A few years ago, I was invited to the Muscat Youth Summit, which is an annual gathering that happens in Muscat, Oman. It’s a gathering of creatives, thinkers and doers, ranging from artists to film-makers through to experts on road safety issues. It’s the second time I was invited and this time, road safety was a key theme of the summit. Hundreds of young people had gathered for a weekend at a top costal resort, supported by the government, hungry to learn from the experts that had gathered from around the world.
It was the first time I had met the team at YOURS – Youth For Road Safety – and enjoyed exploring the theme of road safety, something I’ve taken for granted back at home in the UK . I realised that this was a society that doesn’t have much awareness around road safety – very different to growing up in the UK, where I still hear the resounding words of STOP, LOOK and LISTEN!
I wanted to do a short write up of the experience from back then, as recently I began working on a project in Malaysia that centres around road safety so I wanted to share some thoughts around the issue of how art can be used to explore issues around road safety. I find myself returning to the exciting prospect of painting a car and as a visual artist, I think there is no better canvas than painting onto a car itself!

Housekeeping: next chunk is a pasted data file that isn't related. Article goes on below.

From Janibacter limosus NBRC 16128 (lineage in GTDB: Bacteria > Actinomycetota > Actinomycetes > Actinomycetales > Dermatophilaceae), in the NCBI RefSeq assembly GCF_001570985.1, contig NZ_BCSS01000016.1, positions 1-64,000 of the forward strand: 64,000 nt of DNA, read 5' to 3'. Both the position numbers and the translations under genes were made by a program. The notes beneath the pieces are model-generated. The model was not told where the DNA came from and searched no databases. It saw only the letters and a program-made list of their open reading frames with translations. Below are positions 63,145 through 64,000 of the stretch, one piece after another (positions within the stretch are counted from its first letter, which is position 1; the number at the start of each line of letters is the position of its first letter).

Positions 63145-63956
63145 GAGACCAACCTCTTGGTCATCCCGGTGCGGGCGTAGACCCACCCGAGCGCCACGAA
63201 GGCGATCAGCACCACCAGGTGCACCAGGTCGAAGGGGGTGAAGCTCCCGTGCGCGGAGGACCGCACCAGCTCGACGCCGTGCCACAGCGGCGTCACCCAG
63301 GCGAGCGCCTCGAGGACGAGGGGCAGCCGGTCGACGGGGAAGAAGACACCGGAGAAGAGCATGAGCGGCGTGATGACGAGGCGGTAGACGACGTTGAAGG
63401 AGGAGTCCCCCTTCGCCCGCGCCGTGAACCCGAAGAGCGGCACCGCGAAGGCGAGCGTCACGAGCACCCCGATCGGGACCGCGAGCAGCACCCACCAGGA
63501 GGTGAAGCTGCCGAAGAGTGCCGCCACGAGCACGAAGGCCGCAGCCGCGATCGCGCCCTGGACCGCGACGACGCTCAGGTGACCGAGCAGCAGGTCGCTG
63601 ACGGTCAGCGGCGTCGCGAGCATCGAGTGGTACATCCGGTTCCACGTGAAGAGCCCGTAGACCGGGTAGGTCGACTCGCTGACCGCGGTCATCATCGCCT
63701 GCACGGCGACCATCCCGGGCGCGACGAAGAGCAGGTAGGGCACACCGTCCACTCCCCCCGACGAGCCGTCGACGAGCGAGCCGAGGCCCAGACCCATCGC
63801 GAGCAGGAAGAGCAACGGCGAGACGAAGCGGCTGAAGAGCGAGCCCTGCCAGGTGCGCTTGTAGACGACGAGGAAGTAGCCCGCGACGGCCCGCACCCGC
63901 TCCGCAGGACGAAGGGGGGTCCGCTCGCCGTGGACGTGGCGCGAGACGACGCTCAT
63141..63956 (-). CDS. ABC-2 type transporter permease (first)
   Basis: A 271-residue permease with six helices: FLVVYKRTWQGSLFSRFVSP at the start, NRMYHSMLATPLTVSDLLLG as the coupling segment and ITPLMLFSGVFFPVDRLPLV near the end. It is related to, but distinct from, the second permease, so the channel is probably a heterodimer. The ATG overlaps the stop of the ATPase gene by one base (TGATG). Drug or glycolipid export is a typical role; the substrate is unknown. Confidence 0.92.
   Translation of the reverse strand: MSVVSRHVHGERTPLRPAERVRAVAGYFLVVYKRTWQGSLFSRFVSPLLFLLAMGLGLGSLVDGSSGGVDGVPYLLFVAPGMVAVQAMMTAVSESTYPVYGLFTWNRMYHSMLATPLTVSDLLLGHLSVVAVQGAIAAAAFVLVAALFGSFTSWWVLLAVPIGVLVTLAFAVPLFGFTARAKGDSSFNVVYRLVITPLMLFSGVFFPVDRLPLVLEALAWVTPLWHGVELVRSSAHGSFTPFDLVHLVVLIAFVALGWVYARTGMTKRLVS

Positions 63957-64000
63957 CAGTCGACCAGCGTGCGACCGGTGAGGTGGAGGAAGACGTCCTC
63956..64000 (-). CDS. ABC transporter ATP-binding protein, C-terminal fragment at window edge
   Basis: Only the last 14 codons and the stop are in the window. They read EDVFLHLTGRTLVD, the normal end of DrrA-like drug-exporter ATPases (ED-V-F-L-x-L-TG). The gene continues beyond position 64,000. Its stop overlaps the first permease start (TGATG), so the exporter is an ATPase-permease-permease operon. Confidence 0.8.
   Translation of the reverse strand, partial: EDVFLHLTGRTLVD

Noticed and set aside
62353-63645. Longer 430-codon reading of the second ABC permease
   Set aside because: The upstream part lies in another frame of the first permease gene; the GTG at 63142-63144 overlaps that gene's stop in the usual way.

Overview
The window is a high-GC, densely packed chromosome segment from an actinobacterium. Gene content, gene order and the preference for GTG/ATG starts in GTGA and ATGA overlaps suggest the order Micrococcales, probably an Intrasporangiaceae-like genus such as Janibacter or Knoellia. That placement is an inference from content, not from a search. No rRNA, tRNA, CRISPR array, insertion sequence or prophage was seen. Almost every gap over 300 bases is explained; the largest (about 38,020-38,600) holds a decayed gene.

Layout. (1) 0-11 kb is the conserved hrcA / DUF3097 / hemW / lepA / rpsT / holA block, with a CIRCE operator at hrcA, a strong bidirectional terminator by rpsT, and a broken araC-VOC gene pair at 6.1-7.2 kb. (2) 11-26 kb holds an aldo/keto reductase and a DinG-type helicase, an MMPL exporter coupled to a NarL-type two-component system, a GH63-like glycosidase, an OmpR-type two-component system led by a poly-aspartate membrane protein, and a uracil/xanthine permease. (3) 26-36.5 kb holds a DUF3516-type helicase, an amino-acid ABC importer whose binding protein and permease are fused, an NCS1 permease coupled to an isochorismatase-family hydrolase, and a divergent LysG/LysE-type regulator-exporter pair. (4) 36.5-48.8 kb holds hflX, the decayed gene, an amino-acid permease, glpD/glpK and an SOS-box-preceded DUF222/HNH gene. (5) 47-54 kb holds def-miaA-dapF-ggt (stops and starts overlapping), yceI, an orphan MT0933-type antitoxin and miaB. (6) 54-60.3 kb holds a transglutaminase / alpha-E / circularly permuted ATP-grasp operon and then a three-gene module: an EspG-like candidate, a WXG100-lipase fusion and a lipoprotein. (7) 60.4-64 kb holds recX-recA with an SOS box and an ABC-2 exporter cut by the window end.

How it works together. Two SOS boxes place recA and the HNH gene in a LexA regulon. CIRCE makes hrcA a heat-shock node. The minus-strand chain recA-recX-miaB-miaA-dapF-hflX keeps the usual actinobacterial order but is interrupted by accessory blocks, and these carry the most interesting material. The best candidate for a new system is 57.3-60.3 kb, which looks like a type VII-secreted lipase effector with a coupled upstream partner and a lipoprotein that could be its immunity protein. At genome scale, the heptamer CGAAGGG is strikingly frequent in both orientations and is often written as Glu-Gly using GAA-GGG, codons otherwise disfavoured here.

In Muscat i was given an old white car that someone had donated for the cause! The car was parked next to the beach, and the white surface of the car was just begging to be painted. Working with a group of young people I talked to them about the power of the arts and how the arts can deal with complex social issues. The arts has the power to transform a mindset, more so than any P.R campaign, leaflet or website.
Together we explored heavy issues around the concept of Life and Death, as two experiences that were represented on either side of the car. The group developed a collage of stencils that were then sprayed onto the bonnet of the car, so it became a strong participatory project. I had the job of finessing and sharpening it up.
Street-Art is a powerful medium to explore issues that we have in urban spaces. The nature of street-art was such that it was designed to spill out into the cities we live in, taking the message literally to the streets. The car is just an extension of a brick wall, another unconventional place for art to be placed, and by doing so, the message stands out and hits the viewer in an extraordinary way. In an age of information overload, blurry visual landscapes, we need to find alternative ways to get important messages across to the masses.